Jose Mourinho accused of using Ireland shell company in €3.3 million tax fraud
Manchester United manager and former Real Madrid coach Jose Mourinho has been accused of tax fraud worth €3.3 million (£2.9m) by a Spanish state prosecutor.
A statement issued by the section for economic crimes of Madrid's provincial state prosecutor's office said its investigations indicated that Mourinho committed two counts of tax fraud in 2011 and 2012.
The state prosecutor based the accusations on information provided by Spain's Tax Office, which indicates that Mourinho used shell companies in the Virgin Islands and Ireland to "hide profits made from image rights".
It will now be up to a judge to decide whether to take the matter to court.
Mourinho (54) coached Madrid from 2010-13.
The accusation against Mourinho comes a week after the Madrid-based prosecutor's office accused Real Madrid forward Cristiano Ronaldo of defrauding Spain's tax office of €14.7m (£12.9m).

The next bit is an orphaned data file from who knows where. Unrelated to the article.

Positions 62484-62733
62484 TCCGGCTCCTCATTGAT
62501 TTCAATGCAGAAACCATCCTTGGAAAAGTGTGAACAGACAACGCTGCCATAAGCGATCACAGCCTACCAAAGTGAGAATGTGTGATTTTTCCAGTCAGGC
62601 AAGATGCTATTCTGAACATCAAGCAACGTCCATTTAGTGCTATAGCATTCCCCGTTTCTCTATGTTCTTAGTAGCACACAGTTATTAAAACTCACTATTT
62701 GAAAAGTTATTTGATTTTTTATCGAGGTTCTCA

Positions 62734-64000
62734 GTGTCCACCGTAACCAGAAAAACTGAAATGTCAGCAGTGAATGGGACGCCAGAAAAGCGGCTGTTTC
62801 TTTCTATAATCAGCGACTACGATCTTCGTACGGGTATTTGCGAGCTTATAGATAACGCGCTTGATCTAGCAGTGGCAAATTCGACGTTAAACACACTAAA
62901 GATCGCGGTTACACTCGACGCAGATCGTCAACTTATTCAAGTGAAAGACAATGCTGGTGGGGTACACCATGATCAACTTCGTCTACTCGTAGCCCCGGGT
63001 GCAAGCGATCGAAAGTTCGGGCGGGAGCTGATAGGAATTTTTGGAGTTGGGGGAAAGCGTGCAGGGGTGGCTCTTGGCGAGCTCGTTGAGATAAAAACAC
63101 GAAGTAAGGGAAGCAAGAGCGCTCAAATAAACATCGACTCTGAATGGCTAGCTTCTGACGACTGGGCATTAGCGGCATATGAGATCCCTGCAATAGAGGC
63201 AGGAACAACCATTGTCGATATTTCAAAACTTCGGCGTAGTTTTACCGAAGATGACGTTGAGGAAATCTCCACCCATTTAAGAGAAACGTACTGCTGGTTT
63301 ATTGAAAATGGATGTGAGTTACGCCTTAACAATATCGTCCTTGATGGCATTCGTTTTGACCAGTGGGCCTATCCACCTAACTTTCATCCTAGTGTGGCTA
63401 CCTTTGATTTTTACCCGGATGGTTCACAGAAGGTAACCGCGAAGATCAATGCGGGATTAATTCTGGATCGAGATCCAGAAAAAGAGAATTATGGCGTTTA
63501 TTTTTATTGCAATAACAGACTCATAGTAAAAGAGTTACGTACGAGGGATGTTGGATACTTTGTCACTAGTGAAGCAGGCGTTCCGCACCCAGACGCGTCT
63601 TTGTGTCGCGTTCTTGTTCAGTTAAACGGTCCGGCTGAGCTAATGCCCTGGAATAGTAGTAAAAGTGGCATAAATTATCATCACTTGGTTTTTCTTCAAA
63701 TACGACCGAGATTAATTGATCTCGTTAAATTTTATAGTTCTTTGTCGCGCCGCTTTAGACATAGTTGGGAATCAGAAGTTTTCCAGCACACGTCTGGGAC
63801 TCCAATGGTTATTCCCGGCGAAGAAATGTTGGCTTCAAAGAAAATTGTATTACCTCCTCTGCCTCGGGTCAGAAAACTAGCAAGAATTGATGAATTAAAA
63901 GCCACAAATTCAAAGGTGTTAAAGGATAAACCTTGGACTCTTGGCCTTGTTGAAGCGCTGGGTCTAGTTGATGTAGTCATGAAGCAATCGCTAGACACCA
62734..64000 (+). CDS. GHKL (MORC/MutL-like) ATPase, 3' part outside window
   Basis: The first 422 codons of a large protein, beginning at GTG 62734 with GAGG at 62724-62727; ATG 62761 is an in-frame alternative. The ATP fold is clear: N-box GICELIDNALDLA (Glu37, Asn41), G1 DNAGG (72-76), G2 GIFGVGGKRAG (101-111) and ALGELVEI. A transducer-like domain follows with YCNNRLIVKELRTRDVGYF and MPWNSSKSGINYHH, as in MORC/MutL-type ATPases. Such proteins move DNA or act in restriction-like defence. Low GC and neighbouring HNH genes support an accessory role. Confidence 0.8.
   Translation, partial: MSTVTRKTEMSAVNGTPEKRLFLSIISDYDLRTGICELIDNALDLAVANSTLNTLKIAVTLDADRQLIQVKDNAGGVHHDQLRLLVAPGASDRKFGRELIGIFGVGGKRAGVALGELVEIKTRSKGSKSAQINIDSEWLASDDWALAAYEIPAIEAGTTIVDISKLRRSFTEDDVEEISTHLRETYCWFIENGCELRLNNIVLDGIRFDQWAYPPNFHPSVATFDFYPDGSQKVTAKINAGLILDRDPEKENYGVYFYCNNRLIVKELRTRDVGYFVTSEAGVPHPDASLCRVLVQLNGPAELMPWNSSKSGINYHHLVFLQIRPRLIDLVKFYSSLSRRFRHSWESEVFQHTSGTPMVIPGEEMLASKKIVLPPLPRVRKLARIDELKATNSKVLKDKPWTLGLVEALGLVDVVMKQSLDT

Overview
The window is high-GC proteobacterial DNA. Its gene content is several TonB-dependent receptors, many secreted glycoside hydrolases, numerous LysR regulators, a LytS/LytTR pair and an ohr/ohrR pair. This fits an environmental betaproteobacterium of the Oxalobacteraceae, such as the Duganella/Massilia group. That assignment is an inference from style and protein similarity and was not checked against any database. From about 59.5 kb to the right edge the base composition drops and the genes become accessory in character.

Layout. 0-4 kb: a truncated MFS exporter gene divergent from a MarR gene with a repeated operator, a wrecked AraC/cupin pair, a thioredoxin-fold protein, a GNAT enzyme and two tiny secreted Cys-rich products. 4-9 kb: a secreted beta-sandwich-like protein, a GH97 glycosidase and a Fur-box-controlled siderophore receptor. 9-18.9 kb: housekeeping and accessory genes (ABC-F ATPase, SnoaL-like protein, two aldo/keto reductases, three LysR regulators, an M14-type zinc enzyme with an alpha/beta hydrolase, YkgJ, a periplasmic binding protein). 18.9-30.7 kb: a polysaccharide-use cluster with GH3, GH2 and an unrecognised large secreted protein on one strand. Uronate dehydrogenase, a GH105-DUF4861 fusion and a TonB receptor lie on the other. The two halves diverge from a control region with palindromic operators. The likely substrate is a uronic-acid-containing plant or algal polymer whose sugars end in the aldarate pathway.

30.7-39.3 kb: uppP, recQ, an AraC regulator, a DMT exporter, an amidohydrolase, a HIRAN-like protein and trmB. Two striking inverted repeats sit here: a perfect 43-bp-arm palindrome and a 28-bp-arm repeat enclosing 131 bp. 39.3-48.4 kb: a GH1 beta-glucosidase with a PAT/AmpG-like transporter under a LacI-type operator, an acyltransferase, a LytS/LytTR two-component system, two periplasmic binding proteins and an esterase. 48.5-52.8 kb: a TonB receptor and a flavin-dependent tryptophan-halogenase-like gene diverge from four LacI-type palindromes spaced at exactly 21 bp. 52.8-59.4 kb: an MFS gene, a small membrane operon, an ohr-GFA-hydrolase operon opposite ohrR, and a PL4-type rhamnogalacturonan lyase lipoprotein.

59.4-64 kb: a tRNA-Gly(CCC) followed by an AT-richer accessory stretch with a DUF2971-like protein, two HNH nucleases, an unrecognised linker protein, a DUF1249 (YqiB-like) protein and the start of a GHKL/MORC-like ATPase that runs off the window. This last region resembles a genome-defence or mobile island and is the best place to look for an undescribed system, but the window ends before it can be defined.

The prosecutor said Ronaldo used a shell company in the Virgin Islands to cheat on his taxes.
Ronaldo, who has been summoned to appear in court on July 31, has denied any wrongdoing.
Last year, Barcelona forward Lionel Messi and his father, Jorge Horacio Messi, were found guilty on three counts of defrauding tax authorities of €4.1m (£3.6m) from income made from image rights.
The two were given 21-month jail sentences but neither is expected to serve prison time since it was a first offence and the sentence was under two years.